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Global CSOs demands of the IMF to cancel and restructure debt for low and middle-income countries

The International Network for Economic, Social and Cultural Rights (ESCR-Net) called on the International Monetary Fund (IMF) to cancel this year’s debt of $3.77 billion, owed by poor and middle-income countries to the IMF. These demands by the ESCR-Net, whose members include dozens of civil society organizations from around the world, were prepared for the occasion of the IMF’s annual spring meetings, which are currently taking place virtually. Ahmad Awad – the director of Phenix Center for Economic Studies, which is a coalition member of the ESCR-Net and which has participated in the preparation of the statement – noted that there is an urgent need to drastically reform the IMF’s policies to support countries that are experiencing economic challenges so that these countries can provide social protection for their citizens and residents and alleviate socio-economic inequality.


According to the ESCR-Net member’s joint statement, “The IMF has consistently imposed neoliberal policy reforms amid debt crises rooted in global inequalities and colonial legacies.  These structural reforms have weakened labor rights and social protection, led to the privatization and commodification of basic necessities, undermined food sovereignty, promoted regressive taxation, and imposed austerity on the majority, leading to impoverishment, dispossession, and growing inequalities, including for women who face disproportionate burdens of care and are heavily represented in informal and precarious work sectors, along with many communities.”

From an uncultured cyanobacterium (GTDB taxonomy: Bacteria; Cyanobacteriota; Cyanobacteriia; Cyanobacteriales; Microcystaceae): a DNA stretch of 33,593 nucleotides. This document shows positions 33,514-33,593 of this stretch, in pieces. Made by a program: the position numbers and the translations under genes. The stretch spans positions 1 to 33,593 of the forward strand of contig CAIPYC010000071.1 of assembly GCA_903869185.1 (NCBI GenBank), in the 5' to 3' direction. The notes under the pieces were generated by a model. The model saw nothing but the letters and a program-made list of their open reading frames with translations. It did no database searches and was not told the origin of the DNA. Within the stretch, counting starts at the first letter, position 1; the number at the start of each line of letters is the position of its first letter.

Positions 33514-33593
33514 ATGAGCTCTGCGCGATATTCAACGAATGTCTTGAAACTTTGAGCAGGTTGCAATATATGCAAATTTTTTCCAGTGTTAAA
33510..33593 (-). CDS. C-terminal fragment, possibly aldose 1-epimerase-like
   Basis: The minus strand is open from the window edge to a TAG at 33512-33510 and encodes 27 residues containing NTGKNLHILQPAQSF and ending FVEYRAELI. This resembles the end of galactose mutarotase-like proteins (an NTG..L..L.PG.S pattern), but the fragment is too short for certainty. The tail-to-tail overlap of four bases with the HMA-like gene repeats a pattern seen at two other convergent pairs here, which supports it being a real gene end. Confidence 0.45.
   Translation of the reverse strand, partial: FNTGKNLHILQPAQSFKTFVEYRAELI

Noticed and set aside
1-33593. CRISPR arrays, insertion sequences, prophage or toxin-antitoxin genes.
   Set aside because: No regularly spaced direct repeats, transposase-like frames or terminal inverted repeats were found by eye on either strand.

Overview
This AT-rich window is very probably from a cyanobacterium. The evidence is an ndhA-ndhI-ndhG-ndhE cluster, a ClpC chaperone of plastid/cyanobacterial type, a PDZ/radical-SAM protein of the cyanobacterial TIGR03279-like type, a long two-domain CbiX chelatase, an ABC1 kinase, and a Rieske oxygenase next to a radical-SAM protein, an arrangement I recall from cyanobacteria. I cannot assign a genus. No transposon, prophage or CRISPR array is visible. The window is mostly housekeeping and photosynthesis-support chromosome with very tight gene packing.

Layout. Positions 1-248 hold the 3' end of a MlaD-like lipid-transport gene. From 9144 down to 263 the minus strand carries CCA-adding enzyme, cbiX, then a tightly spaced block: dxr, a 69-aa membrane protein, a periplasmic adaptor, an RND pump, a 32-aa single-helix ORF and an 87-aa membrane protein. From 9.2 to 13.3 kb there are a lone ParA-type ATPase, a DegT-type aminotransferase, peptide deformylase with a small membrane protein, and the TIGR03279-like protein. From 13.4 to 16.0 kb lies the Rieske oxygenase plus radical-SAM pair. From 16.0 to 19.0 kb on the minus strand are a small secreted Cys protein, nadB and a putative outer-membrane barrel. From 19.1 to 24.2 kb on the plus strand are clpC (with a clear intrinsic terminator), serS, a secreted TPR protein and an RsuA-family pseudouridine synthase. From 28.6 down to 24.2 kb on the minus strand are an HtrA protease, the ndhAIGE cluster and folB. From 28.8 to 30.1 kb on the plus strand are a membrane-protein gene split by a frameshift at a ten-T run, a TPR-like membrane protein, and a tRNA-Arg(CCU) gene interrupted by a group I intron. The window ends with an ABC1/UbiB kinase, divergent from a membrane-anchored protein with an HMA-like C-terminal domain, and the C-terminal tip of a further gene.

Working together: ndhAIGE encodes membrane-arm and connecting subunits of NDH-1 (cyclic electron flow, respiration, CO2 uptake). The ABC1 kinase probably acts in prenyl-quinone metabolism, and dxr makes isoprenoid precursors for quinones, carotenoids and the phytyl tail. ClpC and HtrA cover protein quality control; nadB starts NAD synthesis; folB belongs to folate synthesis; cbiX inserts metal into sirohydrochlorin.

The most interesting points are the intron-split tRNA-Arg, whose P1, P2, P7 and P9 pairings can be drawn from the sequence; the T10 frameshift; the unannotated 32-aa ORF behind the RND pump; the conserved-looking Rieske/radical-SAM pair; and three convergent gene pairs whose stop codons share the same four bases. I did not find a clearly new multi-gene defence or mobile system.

The statement further urged the IMF to “refrain from exercising pressure on lower and middle-income countries to depreciate their currencies.” The Network’s joint statement stressed the need to “Ensure all financing, safeguards, and guidance provided to countries give primacy to human rights obligations and environmental protections and promote a just and equitable transition towards a zero-carbon and a caring economy.”


It also called for the development of mechanisms for cooperation with civil society and other local non-governmental parties for the provision of health care and social services, especially in areas of conflict. The joint statement also called on the IMF to re-assess the efficacy of loans to ensure they safeguard the rights of communities and their environment and protect civic space.


The ESCR-Net join statement further called on the IMF to incorporate stronger social protection measures in the “prior actions” of the IMF programmes, noting that the IMF “continues to require austerity measures as a ‘prior actions’ that must be implemented before the Board can approve of its programmes, while social protection spending is treated as a ‘structural benchmark’ that is significantly less binding.”


Finally, the members of the ESCR-Net called for the close monitoring of private sector and public projects to ensure respect for human rights, labor, and environmental standards.”

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